But it can’t end there.

We have to know the signs of labor trafficking and exploitation, and we need to be engaged as consumers if we truly want to create a world where all are free. 

The fight to end human trafficking is a journey. Thank you for joining us on it.

 

 

National Human Trafficking Hotline is a toll-free number anyone can call to report or get more information on human trafficking. Call 1-888-373-7888.

Prostitution & Human Trafficking: What’s the Difference?

Prostitution & Human Trafficking: What’s the Difference?

It can be complicated – however, one thing you know for sure is that she has been exploited.

Kim is 16 years old, poor, in and out of school, no job, and wants to help her family survive.

After her mother lost her job, their family is left in terrible debt. A man her friend told her about says he can get her a job as a live-in housekeeper in another city for a few months.

She gets in the man’s truck and is transported across the Texas border to Mexico where she does not speak the language and is sold into a brothel where she is forced to have sex with 10-15 men every night. Her virginity is sold for $20. She has no money and no way to get back home.

Michelle is 26 years old; also, poor, was once married at 17 and has five children.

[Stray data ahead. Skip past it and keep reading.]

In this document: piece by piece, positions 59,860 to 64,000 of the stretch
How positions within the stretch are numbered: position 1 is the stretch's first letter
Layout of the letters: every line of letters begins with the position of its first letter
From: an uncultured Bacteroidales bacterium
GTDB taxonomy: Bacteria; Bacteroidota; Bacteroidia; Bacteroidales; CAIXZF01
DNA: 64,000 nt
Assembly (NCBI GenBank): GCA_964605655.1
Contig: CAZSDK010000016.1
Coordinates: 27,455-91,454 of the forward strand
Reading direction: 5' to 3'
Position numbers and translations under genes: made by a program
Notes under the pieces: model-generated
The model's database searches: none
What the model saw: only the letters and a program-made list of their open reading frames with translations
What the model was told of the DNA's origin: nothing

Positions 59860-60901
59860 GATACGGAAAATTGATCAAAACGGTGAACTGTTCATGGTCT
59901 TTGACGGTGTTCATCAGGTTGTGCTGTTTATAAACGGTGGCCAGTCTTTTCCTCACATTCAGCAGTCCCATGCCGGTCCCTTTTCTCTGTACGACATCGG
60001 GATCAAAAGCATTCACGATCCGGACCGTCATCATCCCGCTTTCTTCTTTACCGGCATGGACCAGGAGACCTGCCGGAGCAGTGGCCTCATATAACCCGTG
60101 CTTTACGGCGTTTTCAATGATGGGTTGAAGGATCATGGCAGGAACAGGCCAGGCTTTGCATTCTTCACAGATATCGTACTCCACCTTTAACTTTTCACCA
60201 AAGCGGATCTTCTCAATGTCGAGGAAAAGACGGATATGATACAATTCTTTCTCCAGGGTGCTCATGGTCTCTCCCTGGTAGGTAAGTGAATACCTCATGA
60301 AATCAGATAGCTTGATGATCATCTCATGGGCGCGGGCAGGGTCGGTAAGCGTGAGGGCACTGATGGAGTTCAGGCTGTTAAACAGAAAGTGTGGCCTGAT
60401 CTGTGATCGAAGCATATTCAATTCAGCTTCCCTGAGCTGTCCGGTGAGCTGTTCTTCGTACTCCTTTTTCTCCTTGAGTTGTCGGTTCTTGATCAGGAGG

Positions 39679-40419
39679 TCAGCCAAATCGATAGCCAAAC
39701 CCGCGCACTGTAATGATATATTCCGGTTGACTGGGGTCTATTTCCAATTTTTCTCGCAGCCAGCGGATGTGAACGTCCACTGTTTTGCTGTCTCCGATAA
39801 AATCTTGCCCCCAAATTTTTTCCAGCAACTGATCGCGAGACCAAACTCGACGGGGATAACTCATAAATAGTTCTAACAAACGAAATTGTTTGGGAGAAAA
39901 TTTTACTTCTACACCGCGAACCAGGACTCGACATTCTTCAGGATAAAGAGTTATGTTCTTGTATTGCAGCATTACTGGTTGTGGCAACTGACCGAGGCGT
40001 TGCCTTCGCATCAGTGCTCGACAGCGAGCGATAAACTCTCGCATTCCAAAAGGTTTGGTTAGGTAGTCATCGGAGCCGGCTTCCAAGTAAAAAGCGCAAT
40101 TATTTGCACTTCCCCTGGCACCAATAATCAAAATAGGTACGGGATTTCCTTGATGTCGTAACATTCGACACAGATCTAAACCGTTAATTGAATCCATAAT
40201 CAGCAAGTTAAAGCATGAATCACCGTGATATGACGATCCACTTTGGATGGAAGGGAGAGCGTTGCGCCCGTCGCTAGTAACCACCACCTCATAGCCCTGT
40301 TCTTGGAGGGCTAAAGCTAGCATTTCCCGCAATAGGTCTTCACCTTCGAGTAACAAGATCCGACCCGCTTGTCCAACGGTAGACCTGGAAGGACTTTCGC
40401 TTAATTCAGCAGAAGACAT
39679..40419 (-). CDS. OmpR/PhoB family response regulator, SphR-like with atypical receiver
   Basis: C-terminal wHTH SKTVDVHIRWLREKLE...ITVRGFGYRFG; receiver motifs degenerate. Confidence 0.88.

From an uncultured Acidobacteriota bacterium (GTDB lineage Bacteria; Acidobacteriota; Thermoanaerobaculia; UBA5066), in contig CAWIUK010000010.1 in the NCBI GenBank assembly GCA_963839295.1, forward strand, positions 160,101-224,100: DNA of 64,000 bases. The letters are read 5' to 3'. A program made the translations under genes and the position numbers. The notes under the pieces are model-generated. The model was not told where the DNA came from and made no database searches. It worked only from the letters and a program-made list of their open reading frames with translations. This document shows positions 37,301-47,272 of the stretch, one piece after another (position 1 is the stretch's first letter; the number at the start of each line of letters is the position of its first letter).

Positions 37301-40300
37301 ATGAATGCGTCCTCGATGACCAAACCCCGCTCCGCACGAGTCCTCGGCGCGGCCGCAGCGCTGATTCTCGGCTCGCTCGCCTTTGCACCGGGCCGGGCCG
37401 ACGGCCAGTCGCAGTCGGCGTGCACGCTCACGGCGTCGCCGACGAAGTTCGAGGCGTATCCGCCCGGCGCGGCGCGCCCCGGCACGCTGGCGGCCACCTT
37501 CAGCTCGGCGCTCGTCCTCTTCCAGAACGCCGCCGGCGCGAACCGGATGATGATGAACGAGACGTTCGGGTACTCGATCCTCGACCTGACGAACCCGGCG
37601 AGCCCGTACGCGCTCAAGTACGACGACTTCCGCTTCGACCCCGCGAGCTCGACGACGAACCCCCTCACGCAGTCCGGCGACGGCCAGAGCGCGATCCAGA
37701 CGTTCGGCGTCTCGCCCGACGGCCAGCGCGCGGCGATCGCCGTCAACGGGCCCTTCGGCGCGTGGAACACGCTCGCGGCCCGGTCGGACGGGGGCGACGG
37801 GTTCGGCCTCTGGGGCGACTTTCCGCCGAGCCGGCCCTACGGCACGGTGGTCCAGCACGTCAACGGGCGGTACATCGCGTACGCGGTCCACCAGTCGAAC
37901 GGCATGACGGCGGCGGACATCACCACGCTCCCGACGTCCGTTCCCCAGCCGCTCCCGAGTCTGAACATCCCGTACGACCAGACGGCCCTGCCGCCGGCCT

After her husband left their family, it was up to Michelle to provide for herself and her children. Without an education or job opportunities, she reluctantly goes into the city and starts to prostitute herself at a bar. She sends the small amount she receives to her mother who is raising her children. It is not the life she would choose for herself, but she does not see another way.

Kim and Michelle are both affected by poverty and social exploitation.

Both have been given few choices and opportunities in life. But one is a willing participant in the sex industry and the other is a victim of human trafficking. They both need help finding their way out, and they both need compassion – but their situations are not the same.

If the sex industry were a continuum;

on one side are adult men and women who are knowing and willing participants in prostitution – whether through direct exploitation, because of poverty or abuse, or by choice, they use prostitution as a means for income. On the other end of the spectrum are human trafficking victims — those forced into the sex industry against their will by some measure of force, fraud, or coercion.

Elements of Sex Trafficking

Act: Recruitment, transportation, transfer, harboring or receipt of persons.

Means: Threat or use of force, coercion, abduction, fraud, deception, abuse of power or vulnerability, or giving payments or benefits to a person in control of the victim.

Purpose: Prostitution of others, sexual exploitation, forced labor or services, or slavery.

Elements of Prostitution

Act: Sexual act or contact with another person in return for giving or receiving a fee or a thing of value.

Means: To invite, entice, offer, persuade, or agree to engage in prostitution.

The Differences

Human Trafficking

In recent years, human trafficking has become a more common topic.